Earl of Nottingham is a title that has been created seven times in the Peerage of England. It was first created for John de Mowbray in 1377, at the coronation of Richard II. As this creation could only pass to his legitimate heirs, it went extinct on his death in 1383. It was re-created for his elder brother Thomas de Mobray in the same year, however. This branch of the family became Dukes of Norfolk, and the title would descend with them until John de Mobray died without male heirs in 1476.
The third creation was for Richard of Shrewsbury, Duke of York, son of Edward IV and one of the Princes in the Tower. Richard was imprisoned by his uncle Richard III (then Lord Protector), disappearing shortly after, presumed murdered.
The earldom was briefly recreated in 1483 for William Berkeley, who later became Marquess of Berkeley, then in 1525 Henry Fitzroy, Duke of Richmond and Somerset and illegitimate son of Henry VIII. Both died childless within ten years of being granted the title.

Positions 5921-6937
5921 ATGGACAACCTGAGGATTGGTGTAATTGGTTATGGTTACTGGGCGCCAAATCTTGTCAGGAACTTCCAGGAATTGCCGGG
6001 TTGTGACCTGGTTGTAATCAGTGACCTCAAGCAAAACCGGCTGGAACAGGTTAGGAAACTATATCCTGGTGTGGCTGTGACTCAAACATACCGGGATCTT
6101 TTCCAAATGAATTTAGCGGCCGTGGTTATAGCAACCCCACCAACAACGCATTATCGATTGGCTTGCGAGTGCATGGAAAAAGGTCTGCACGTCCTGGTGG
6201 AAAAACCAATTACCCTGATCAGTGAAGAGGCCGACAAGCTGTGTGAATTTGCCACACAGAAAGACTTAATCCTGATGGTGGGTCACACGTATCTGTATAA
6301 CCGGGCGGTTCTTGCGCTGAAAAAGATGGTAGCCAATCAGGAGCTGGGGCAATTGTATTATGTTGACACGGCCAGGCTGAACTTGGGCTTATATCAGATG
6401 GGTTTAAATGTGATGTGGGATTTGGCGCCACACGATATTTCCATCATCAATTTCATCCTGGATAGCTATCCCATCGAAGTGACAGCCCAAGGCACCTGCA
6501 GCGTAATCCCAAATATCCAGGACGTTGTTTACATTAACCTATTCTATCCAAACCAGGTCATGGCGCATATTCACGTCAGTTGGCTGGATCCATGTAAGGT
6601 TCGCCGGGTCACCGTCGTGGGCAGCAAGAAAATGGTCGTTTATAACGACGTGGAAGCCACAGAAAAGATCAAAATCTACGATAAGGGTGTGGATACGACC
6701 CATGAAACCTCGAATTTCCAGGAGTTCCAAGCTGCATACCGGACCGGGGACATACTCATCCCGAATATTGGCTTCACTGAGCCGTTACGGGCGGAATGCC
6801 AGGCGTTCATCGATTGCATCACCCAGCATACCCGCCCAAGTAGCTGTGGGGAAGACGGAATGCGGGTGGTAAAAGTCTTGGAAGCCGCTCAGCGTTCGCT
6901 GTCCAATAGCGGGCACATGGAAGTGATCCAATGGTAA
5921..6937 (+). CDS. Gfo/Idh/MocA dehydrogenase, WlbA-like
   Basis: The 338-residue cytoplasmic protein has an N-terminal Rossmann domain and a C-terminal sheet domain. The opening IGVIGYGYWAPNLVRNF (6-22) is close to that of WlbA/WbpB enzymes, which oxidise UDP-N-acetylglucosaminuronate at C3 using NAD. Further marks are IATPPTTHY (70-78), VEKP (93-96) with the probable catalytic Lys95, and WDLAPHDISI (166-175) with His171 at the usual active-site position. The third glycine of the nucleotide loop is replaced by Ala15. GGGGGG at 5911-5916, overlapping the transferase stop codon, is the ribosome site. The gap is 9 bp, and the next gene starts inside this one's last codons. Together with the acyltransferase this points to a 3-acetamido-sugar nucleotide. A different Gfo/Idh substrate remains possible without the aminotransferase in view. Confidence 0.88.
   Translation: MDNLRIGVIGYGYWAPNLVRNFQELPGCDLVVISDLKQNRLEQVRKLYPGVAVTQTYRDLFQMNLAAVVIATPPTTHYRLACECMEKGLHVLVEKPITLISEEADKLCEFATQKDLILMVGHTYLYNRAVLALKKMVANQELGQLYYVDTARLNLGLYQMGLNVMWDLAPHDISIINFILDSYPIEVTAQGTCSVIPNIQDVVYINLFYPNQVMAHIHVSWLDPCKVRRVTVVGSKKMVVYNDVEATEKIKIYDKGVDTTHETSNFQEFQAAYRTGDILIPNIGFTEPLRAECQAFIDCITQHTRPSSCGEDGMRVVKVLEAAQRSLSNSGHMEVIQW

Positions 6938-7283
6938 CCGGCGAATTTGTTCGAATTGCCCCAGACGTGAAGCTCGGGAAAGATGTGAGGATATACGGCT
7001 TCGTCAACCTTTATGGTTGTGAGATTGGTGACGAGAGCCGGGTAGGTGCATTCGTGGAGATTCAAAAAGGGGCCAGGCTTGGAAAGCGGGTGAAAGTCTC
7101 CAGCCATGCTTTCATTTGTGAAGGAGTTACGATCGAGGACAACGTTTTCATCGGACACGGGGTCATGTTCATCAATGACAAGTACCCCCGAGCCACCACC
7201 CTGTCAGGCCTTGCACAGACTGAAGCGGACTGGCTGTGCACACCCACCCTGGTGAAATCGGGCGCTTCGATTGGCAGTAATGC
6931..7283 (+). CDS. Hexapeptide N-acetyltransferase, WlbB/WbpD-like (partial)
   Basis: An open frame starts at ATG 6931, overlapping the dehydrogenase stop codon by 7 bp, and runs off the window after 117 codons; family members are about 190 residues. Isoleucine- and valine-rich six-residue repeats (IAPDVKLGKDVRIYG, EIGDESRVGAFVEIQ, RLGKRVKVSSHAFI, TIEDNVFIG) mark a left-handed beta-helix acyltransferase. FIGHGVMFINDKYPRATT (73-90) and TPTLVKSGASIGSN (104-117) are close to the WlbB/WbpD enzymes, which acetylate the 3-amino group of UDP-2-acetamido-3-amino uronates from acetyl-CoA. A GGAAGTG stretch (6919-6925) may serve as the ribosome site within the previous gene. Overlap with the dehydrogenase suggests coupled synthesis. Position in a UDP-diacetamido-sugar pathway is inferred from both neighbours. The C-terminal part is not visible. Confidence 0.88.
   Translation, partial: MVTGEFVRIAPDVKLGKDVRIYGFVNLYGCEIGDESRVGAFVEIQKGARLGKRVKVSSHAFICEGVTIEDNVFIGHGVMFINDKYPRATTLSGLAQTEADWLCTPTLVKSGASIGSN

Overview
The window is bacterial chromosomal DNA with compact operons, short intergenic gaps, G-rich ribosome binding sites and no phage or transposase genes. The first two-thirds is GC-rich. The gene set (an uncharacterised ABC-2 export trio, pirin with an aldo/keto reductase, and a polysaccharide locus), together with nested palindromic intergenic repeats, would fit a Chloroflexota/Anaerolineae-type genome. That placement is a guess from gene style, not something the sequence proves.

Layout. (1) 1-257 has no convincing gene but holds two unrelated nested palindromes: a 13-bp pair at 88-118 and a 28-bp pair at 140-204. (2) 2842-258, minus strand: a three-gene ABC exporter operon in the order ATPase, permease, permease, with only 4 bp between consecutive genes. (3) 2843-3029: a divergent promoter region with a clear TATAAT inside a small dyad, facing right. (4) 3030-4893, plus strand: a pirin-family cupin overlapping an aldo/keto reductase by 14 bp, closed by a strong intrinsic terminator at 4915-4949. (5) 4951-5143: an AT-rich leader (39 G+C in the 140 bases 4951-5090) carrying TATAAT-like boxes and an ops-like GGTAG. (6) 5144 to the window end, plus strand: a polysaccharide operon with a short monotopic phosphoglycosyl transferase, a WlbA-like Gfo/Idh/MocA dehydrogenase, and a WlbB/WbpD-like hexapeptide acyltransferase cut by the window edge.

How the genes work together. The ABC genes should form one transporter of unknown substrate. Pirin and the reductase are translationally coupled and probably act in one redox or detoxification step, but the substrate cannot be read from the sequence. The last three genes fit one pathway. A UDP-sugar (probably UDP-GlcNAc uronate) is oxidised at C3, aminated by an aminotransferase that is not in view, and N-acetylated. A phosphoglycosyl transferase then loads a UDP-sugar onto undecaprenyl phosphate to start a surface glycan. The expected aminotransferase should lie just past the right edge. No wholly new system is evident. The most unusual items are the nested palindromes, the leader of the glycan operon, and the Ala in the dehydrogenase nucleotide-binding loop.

The sixth creation was for Charles Howard, Lord High Admiral for Elizabeth I and James VI and I. He was commander of the English navy against the Spanish Armada, and a notable statesman in both reigns. His descendants held the earldom until 1681.
The current, seventh, creation was made in 1681 for Heneage Finch, 1st Earl of Nottingham, who died one year later. Before being created earl he was the Attorney General and Lord Chancellor, and played an active part in the aftermath of the Popish Plot. His son Daniel Finch inherited the Earldom of Winchilsea in 1729. The second earl was an prominent politician, serving as Lord President of the Council, Secretary of State for the Northern and Southern Departments, and First Lord of the Admiralty.
For subsequent family history, see Earl of Winchilsea and Nottingham.
The title is currently held by Daniel Finch-Hatton, 17th Earl of Winchilsea and 12th Earl of Nottingham.
see the Duke of Norfolk (1397 creation) for the other Earls